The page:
In Florida, the Constitution protects people from unreasonable searches and seizures from law enforcement. This means the police cannot just stop, detain or search a person based on speculative reasons or for no reason at all. Depending on the circumstances and the nature of the intrusion into a person’s privacy, the police must have some level of specific proof that a person is, or may become, involved in criminal activity. For an initial detention where the police stop a person to briefly investigate possible criminal activity, the police must have reasonable suspicion of a danger or criminal activity. This suspicion must be based on specific facts, not a hunch.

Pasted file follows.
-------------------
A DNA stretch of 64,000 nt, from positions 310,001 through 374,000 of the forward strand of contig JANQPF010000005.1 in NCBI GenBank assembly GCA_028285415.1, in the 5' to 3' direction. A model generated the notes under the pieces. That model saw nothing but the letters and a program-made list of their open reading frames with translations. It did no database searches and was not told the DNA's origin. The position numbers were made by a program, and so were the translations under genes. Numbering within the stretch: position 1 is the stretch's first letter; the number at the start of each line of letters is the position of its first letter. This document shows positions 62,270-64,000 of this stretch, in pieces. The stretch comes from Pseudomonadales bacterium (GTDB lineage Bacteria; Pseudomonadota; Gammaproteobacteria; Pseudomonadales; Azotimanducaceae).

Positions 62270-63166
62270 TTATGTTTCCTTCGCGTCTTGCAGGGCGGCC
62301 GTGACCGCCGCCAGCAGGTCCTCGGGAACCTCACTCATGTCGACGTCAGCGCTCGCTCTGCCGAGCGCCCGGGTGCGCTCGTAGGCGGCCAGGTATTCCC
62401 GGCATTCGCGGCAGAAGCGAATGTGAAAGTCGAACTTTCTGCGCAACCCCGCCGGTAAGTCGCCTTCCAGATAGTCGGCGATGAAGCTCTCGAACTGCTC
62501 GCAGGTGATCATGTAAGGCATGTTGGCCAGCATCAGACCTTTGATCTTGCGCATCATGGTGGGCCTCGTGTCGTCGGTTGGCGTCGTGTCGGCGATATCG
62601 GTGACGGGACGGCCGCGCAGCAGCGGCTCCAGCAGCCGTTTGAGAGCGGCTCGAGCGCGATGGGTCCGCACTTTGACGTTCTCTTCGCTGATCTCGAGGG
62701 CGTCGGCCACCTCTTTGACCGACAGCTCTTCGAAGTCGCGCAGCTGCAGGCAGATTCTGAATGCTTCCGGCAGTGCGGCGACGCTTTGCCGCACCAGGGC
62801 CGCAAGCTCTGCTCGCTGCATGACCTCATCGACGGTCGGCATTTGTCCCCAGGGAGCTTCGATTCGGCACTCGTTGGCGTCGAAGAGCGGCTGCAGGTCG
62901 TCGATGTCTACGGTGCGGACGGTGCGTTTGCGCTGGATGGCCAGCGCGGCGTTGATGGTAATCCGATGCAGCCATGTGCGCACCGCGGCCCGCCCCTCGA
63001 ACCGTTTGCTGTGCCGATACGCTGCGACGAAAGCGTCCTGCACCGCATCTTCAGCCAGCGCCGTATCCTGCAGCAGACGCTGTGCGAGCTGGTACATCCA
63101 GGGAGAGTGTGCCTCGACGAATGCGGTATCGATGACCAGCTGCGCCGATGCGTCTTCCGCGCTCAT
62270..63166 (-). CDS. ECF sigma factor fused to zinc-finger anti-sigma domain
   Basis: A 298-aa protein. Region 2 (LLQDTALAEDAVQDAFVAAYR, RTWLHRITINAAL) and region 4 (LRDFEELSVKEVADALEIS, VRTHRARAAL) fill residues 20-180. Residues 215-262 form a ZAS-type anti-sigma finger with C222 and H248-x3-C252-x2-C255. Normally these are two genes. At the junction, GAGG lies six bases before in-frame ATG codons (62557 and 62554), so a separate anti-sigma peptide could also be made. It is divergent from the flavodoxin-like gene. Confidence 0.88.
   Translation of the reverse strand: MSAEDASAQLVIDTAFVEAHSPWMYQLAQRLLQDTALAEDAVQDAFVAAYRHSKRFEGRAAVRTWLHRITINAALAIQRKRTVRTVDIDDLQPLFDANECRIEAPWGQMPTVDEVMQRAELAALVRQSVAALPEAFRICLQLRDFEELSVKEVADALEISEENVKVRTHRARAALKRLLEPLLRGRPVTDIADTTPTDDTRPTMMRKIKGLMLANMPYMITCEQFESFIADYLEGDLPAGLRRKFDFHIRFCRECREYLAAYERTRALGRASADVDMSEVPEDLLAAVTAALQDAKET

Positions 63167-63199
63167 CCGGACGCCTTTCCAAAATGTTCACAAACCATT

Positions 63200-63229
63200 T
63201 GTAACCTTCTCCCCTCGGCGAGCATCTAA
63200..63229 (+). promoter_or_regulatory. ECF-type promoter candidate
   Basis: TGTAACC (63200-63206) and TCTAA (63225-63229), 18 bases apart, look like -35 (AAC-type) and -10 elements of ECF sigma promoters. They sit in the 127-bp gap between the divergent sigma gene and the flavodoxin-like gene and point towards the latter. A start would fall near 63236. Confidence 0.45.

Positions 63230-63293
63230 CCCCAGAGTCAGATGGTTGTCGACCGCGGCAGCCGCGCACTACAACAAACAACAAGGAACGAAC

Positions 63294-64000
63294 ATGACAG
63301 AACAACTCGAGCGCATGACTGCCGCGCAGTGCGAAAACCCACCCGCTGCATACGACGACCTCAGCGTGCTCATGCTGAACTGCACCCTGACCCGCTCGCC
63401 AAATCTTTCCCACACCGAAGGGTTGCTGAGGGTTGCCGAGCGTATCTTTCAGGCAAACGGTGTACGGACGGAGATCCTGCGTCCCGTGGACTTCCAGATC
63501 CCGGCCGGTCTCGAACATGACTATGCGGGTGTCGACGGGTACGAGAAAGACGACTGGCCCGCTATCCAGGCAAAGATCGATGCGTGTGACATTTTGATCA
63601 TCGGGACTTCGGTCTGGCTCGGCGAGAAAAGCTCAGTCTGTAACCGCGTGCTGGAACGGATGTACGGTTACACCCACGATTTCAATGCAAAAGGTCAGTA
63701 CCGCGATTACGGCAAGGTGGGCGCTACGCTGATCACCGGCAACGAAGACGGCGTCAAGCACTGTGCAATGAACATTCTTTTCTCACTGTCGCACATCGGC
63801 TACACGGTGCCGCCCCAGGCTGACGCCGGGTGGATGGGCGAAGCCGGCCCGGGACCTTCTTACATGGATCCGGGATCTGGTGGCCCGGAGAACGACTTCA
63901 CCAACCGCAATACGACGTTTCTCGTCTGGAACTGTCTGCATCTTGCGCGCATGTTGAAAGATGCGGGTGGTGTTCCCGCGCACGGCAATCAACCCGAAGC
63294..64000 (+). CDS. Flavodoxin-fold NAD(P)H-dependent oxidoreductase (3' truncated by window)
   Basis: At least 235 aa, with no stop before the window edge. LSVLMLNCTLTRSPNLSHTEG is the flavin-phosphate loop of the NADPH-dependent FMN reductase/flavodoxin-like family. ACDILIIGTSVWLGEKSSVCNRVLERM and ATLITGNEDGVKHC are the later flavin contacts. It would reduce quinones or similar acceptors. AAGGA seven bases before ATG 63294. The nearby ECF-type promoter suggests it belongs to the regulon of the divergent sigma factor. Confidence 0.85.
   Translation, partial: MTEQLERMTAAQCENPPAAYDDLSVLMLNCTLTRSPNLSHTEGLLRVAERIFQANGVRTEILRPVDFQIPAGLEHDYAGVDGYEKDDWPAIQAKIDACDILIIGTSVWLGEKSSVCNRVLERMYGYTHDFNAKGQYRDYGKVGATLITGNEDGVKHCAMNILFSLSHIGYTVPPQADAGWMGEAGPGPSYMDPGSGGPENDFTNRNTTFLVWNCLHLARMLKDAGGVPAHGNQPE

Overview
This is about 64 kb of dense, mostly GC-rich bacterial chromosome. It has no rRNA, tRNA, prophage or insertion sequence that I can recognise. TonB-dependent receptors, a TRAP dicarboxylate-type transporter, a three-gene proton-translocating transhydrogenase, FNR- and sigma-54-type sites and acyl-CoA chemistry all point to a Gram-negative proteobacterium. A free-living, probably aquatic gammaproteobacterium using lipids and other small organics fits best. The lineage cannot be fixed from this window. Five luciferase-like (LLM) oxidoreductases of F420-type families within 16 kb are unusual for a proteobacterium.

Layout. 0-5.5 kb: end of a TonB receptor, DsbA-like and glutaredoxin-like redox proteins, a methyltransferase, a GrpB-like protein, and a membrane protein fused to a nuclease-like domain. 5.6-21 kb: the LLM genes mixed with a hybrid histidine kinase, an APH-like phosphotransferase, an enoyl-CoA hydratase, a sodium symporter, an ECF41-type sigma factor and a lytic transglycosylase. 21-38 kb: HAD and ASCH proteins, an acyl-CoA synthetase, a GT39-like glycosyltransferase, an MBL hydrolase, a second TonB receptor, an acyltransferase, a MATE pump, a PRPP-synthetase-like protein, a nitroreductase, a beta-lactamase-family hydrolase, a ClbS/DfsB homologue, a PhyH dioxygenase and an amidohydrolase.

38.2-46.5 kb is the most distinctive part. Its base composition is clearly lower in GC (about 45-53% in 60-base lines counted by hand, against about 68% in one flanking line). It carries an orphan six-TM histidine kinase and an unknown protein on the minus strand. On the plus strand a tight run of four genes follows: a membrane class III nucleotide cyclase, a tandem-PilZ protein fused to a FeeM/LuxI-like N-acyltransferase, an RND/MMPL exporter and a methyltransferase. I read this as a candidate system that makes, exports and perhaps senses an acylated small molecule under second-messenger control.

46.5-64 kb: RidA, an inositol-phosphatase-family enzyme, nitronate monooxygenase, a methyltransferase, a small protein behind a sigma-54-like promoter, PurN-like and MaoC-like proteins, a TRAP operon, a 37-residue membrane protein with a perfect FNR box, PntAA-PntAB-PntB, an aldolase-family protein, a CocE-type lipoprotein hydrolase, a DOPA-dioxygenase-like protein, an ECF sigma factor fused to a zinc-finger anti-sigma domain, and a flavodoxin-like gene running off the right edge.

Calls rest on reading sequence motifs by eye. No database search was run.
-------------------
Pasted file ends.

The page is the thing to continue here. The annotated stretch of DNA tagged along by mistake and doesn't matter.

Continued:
In a recent case just south of Jacksonville, Florida, the defendant was at a private church function uninvited and wearing a bulletproof vest. The police were called, and when they arrived, the defendant walked away. The police officers asked the defendant some questions and then detained him to investigate further. As the police were detaining and questioning the defendant, they noticed a bulge in his pocket. They patted the defendant down and found a gun. The defendant was arrested.
The criminal defense lawyer argued that the police unlawfully detained the defendant because there was no reasonable basis to believe that he had committed, or was about to commit, a crime. It is not illegal to wear a bulletproof vest in public, and the defendant did not give any indication that he was involved in criminal activity.